Same old same old same old same old (etc)

Hopefully you will already have read it, but if you haven't David Keighley has a powerful end-of-year message at The Conservative Woman, and it's not a particularly cheerful one for those of us who have monitoring BBC bias. He begins:
The BBC heads into 2017 almost unchanged – and unscathed. 
Yet again during a cycle of so-called Charter renewal, the Corporation has repelled all boarders in terms of meaningful reform. 
In effect, its partisan position as a political advocate of the liberal Left, facilitated by its self-serving concept of ‘due impartiality’, has been cemented. Its attacks on the Brexit vote, Nigel Farage, Donald Trump, and anything to do with ‘populism’ (aided last week even by Prince Charles) continue unabated. 
The Corporation’s defence of uncontrolled immigration and unmodified multiculturalism - and in tandem with this, the systematic re-writing of British history and values to accommodate its visceral hatred of Western values - remains bloody-mindedly resolute.
Very sadly, it's hard to disagree.

Same old same old same old

Similarly, this morning's Farming Today This Week was another Brexit-focused look-ahead to 2017. 

Previous Brexit-based panel discussions on Farming Today, post-referendum, have been striking in their lack of balance. One soon after the referendum had 4/4 guests who had been pro-Remain in the referendum. Another one in October had 3/3 guests who had been pro-Remain. This edition had 2/3 guests who had been pro-Remain and 1/3 who didn't take a position at the time but was, from her contributions, clearly like-minded. On the 'hard' v 'soft' Brexit question all three of today's guests wanted a 'soft' Brexit. 

And on it goes.

Same old same old

The year ends but BBC bias goes on. Regulars won't be surprised that Dateline London's look-ahead to 2017 began with Brexit and with all four guests (from various parts of the left-liberal spectrum) being heavily downbeat about Brexit - so much so that even Gavin Esler called them "all you gloom-mongers" at one point. That's all that really needs saying about it.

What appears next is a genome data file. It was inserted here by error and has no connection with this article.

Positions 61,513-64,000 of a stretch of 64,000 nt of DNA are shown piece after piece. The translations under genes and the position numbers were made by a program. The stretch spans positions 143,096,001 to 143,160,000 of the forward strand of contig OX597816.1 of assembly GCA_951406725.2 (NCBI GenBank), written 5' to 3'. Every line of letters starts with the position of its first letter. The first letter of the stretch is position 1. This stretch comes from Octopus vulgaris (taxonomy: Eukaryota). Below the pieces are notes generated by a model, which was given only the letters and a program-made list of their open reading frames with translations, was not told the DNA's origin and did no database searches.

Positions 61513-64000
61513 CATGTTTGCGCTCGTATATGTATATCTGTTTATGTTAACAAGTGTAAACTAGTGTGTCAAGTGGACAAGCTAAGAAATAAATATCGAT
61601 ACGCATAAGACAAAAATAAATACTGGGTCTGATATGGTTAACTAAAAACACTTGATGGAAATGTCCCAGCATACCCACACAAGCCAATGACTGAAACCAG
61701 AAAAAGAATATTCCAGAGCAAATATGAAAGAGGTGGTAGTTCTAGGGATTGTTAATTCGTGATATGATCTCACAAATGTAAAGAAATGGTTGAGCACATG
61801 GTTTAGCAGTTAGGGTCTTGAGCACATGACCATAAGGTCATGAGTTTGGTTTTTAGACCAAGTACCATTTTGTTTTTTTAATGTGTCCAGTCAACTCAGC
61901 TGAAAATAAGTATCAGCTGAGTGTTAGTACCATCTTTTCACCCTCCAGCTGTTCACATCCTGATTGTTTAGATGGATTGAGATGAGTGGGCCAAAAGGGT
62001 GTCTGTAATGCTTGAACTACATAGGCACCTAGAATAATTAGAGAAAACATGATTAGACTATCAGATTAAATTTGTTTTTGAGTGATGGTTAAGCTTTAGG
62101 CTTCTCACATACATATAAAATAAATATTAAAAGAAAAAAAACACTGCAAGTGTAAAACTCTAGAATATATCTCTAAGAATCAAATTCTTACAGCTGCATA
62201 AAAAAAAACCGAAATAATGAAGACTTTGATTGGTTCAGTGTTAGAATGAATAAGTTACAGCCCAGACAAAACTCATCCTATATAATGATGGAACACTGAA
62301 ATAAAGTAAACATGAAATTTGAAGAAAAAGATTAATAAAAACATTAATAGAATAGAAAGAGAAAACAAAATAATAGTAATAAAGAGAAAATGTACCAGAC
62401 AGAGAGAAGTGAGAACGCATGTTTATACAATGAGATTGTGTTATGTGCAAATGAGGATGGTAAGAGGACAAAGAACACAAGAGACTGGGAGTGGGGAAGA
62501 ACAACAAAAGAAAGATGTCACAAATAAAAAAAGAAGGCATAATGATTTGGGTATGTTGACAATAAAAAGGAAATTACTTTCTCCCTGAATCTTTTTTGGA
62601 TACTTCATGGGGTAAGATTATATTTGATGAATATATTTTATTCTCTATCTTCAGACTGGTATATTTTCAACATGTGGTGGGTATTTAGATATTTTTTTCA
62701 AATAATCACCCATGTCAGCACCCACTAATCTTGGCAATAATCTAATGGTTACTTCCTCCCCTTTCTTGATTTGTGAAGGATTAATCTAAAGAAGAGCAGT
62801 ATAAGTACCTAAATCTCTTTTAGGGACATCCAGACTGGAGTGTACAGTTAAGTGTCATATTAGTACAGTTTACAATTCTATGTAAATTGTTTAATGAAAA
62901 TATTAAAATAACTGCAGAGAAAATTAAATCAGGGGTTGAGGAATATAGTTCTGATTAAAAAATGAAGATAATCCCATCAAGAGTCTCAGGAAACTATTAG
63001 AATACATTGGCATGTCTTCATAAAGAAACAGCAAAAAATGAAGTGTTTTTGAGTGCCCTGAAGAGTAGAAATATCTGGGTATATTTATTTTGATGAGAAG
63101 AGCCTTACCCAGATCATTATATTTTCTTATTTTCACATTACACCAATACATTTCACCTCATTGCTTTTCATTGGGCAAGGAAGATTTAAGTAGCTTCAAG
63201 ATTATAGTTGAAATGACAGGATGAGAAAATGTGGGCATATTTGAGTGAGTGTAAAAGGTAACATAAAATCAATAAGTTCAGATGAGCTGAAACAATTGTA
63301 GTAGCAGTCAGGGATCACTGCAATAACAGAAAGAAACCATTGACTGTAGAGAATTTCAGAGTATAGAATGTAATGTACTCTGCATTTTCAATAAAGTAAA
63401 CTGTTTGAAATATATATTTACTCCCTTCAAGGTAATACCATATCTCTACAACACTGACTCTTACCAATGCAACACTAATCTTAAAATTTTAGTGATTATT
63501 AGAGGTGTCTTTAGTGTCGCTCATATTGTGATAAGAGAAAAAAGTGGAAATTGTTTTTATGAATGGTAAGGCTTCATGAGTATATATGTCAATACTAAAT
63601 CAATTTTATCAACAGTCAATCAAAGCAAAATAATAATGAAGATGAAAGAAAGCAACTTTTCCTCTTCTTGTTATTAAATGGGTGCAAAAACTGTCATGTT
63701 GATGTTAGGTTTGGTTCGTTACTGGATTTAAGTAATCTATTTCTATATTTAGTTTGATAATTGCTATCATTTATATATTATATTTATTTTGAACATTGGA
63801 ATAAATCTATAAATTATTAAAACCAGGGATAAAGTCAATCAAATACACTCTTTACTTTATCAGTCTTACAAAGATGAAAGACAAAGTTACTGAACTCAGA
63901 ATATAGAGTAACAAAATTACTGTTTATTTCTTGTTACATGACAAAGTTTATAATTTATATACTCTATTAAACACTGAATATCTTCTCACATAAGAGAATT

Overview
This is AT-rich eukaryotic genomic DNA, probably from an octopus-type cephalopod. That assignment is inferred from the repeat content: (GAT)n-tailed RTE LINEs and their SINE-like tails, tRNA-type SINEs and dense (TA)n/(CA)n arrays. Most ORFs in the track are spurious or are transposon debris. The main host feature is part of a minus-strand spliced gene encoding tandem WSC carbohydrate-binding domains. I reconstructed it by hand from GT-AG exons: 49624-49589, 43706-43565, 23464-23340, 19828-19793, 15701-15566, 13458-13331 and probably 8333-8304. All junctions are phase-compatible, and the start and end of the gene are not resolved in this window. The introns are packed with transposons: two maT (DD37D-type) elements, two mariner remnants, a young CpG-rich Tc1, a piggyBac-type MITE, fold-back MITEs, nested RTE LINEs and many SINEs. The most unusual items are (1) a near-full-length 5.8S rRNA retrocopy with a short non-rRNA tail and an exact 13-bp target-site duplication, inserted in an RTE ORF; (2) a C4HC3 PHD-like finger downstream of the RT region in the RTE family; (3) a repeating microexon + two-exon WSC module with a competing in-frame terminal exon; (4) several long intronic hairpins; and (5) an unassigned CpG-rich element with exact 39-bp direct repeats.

Today in Hull

Mishal Husain in Hull

Today sent Mishal Husain to Hull (today) to mark the start (tomorrow) of Hull's year as UK City of Culture (next year). 

(Did her train run behind the backs of houses, cross a street of blinding windscreens? Did she smell the fish-dock? Probably not the latter these days.) 

She evidently brought her own concerns along for the ride, particularly Brexit.

Her interview with Finbarr Dowling of Siemens (just after 7.30) was particularly obsessive - and fruitless. Instead of summarising it myself, here are some reactions from Twitter which sum it up very well:

  • Mishal Husain couldn't get Siemens to condemn Brexit despite best efforts. Nothing positive. BBC imbalance yet again.
  • Can @BBCr4today please blacklist Finbarr Dowling? He didn't complain about Brexit enough. Very unfair on the interviewer.
  • Mishal failed miserably to get a negative #Brexit response from Siemens CEO.
  • @MishalHusainBBC tried everything to persuade @SiemensUKNews to condemn #brexit - but failed.
Though Hull was heavily pro-Leave (68%) in the referendum the balance of guests this morning was typically pro-Remain (by a margin of at least 3:1).